November 24, 1934

Current Comment

JAMA. 1934;103(21):1626-1627. doi:10.1001/jama.1934.02750470048015

THE VITAMIN C CONTENT OF HUMAN TISSUES  The recent isolation of vitamin C, its identification and its synthesis have opened a new field for the investigation of the physiologic rôle of this substance in the organism. Harris and his co-workers1 in England determined by chemical methods its rate of excretion in the urine following oral ingestion. It was suggested that this method might serve as a means of determining latent scurvy in patients before detectable clinical signs appear. More recently Yavorsky, Almaden and King2 in this country have assayed also by chemical means the vitamin C content of various human tissues obtained at necropsy. Material was obtained from sixty-seven individuals ranging in age from birth to 70 years. Thirty-one were less than 10 years old; of these the vitamin C content of the tissues was so low in four that latent scurvy was evident. In six of the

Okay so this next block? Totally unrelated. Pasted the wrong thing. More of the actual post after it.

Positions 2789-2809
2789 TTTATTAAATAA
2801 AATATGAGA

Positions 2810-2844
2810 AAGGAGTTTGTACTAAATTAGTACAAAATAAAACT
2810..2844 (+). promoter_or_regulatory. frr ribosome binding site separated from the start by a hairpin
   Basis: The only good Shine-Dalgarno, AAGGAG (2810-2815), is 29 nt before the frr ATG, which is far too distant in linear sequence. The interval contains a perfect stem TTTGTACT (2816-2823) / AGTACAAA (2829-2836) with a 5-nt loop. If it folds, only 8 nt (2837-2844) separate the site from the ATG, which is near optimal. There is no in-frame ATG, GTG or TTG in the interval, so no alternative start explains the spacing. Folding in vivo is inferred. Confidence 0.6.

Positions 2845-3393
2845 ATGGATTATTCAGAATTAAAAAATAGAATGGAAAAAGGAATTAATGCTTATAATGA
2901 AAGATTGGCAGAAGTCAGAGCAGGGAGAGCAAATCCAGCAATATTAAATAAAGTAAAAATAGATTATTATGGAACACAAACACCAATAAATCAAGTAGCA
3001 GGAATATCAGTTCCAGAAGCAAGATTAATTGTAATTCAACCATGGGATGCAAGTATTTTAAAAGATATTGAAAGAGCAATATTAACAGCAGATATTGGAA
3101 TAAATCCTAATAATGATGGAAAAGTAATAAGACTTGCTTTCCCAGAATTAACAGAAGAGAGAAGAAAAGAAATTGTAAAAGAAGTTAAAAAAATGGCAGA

First Page Preview View Large
First page PDF preview
First page PDF preview